The internet is buzzing about the discovery of the world's largest blue star sapphire — a palm-sized gemstone that its owner claims to be worth at least $100 million and could sell for up to $175 million at auction. We're not so sure, as we will explain later.
Mined in the Sri Lankan city of Ratnapura and weighing 1,404.49 carats, the sapphire displays a mottled medium blue color and a distinctive six-point asterism at its center.
"When the stone was brought to me I suspected that it might be the world's largest blue star sapphire," the anonymous gem dealer told the BBC. "So I took a risk and bought it."
He named the sapphire the The Star of Adam to honor the Muslim belief that Adam arrived in Sri Lanka after being sent away from the Garden of Eden.
But while the BBC, CNN and other leading news outlets are reporting the gem's value at $100 million or more, we're wondering how the anonymous owner came up with the valuation. If the gem eventually sells for that amount, it will be more than double what was spent on the current record holder — a 12.03-carat fancy blue diamond called “The Blue Moon of Josephine.” That stone sold for $48.5 million at Sotheby’s Geneva in November of 2015.
The Star of Adam weighs 1,404.49 carats and eclipsed the former blue star sapphire record holder by only 9.49 carats. The other stone, which was also of Sri Lankan origin and presents what we believe is a richer blue color, was the subject of a Bloomberg report back in December of 2012. At the time, it carried a price tag of $2.85 million — a far cry from The Star of Adam's purported value.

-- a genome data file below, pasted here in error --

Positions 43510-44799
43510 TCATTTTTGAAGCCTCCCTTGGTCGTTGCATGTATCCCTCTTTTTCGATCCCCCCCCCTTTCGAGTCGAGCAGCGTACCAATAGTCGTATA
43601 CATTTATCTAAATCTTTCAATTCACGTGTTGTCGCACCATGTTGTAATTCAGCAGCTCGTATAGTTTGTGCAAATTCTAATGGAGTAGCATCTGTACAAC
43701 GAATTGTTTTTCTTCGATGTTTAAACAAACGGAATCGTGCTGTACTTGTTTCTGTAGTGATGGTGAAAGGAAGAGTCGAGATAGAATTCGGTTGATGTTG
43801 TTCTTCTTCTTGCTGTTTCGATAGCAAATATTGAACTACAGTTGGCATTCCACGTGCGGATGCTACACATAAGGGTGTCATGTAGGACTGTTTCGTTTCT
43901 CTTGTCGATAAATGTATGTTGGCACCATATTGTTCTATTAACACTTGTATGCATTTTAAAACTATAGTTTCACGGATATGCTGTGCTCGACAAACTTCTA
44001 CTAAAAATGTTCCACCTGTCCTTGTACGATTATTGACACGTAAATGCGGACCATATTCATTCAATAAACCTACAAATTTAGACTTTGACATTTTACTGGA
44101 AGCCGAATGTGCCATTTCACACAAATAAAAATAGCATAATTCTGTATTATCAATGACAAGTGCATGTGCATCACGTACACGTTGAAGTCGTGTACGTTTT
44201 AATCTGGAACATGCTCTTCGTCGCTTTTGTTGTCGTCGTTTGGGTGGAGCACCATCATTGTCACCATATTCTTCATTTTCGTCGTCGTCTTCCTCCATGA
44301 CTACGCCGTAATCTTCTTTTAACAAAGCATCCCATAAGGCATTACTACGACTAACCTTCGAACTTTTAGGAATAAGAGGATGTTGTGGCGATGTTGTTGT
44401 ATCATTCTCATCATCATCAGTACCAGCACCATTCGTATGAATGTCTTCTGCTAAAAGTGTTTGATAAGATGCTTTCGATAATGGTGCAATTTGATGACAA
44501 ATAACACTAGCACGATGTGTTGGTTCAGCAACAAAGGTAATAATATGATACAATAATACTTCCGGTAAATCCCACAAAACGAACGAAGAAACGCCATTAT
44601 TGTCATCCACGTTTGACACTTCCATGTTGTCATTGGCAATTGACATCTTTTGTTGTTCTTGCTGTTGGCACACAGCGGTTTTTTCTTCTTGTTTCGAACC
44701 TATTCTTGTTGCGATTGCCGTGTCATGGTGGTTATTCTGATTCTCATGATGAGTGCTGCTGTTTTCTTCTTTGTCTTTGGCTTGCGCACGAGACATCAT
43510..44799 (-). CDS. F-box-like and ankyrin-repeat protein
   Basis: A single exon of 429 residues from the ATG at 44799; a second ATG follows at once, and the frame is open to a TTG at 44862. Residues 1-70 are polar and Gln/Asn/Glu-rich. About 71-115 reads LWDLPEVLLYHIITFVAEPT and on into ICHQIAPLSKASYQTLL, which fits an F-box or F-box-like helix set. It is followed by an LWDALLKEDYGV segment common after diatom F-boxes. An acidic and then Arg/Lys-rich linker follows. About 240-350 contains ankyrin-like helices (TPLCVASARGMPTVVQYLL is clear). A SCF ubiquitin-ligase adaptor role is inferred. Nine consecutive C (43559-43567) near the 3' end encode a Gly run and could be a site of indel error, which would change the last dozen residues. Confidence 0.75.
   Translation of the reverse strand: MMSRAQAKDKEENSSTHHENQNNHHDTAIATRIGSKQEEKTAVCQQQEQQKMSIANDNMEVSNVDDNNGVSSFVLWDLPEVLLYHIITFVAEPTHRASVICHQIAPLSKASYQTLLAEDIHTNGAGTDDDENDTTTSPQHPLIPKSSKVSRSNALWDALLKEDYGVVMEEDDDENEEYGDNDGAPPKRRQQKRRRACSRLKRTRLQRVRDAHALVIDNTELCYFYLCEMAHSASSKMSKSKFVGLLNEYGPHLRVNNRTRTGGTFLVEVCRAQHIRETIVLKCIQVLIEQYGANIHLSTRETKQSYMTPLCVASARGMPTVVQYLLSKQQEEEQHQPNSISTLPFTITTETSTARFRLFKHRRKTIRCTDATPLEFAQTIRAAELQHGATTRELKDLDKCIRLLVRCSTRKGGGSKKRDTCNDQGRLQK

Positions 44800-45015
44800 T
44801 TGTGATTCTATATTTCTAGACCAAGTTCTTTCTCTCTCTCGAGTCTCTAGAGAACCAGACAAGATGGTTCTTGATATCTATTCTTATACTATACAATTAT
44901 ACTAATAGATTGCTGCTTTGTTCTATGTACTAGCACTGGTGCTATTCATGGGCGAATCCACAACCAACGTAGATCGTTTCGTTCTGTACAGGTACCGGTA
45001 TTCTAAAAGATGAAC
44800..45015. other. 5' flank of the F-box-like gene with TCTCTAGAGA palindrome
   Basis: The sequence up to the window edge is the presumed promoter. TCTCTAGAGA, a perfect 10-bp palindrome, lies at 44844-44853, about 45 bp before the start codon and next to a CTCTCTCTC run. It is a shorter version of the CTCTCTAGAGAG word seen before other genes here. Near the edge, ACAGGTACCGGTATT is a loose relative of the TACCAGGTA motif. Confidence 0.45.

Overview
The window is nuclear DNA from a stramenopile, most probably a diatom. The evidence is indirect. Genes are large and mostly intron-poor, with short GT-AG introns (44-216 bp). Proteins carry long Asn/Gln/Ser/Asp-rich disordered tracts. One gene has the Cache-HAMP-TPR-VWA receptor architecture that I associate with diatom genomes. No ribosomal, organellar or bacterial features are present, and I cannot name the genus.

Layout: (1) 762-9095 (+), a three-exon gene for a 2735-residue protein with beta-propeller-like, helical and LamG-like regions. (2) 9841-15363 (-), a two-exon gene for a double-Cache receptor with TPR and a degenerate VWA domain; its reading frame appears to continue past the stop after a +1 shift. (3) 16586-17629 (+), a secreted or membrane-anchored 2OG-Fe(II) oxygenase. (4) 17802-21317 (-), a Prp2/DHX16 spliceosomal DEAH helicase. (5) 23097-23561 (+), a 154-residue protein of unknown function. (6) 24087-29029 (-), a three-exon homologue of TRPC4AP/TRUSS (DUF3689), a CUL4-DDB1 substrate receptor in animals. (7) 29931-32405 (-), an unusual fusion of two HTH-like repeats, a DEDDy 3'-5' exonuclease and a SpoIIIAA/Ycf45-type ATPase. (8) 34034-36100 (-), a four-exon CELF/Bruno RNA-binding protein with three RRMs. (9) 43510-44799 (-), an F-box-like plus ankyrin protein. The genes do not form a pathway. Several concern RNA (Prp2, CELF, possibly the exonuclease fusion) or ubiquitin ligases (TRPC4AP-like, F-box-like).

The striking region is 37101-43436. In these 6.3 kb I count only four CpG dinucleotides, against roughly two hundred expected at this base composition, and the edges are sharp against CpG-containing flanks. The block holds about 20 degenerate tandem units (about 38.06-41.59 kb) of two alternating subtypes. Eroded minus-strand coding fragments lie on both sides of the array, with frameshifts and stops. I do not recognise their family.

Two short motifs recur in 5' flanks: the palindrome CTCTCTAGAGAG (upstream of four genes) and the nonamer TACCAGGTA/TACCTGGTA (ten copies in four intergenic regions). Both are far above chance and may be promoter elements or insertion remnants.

Another star sapphire was the center of controversy back in the 1980s. Students of gemology have heard the tale of the Roy Whetstine Star Sapphire that weighed 1,905 carats and was billed as the largest star sapphire in the world. The Texas gem broker purchased it at the Tucson Gem Shows in 1986 for a mere $10 because the seller believed it was a lavender agate. The gem was later confirmed to be a star sapphire and was appraised for $2.28 million.
According to Snopes.com, Whetstine and his gemstone became overnight celebrities. Their story was featured in People magazine, The New York Times, and on The Late Show Starring Joan Rivers.
When Whetstine returned to Tucson a year later to sell what he named "The Life and Pride of America," there weren't any takers. Some critics at the show muttered that the "muddy grey" stone was hardly worthy of being a paperweight.
After inspecting Whetstine's sapphire, John Sampson White, the curator of the National Gem and Mineral Collection at the Smithsonian Institution, told The New York Times that although the stone was technically a sapphire, it had an unattractive color and was hardly of gem quality. He called the gem an "insignificant stone" and estimated the value at only a few hundred dollars.
The bottom line is that the value of The Star of Adam will be based on what a buyer is willing to pay. Stay tuned to this space as we monitor what is certain to be an interesting saga.
Credit: Twitter/BBC Earth; YouTube.